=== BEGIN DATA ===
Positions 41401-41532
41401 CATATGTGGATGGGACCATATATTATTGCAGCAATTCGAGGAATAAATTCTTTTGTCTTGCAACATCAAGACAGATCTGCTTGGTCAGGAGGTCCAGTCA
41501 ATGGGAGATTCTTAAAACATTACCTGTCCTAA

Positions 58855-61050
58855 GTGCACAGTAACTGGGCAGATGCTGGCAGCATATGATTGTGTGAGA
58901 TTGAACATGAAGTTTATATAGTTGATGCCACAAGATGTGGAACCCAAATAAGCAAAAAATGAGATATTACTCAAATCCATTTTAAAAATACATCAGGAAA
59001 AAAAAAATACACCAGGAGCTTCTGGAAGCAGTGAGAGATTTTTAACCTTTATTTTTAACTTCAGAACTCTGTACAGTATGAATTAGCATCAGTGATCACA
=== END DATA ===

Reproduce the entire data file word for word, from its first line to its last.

Positions 41401-41532
41401 CATATGTGGATGGGACCATATATTATTGCAGCAATTCGAGGAATAAATTCTTTTGTCTTGCAACATCAAGACAGATCTGCTTGGTCAGGAGGTCCAGTCA
41501 ATGGGAGATTCTTAAAACATTACCTGTCCTAA

Positions 58855-61050
58855 GTGCACAGTAACTGGGCAGATGCTGGCAGCATATGATTGTGTGAGA
58901 TTGAACATGAAGTTTATATAGTTGATGCCACAAGATGTGGAACCCAAATAAGCAAAAAATGAGATATTACTCAAATCCATTTTAAAAATACATCAGGAAA
59001 AAAAAAATACACCAGGAGCTTCTGGAAGCAGTGAGAGATTTTTAACCTTTATTTTTAACTTCAGAACTCTGTACAGTATGAATTAGCATCAGTGATCACA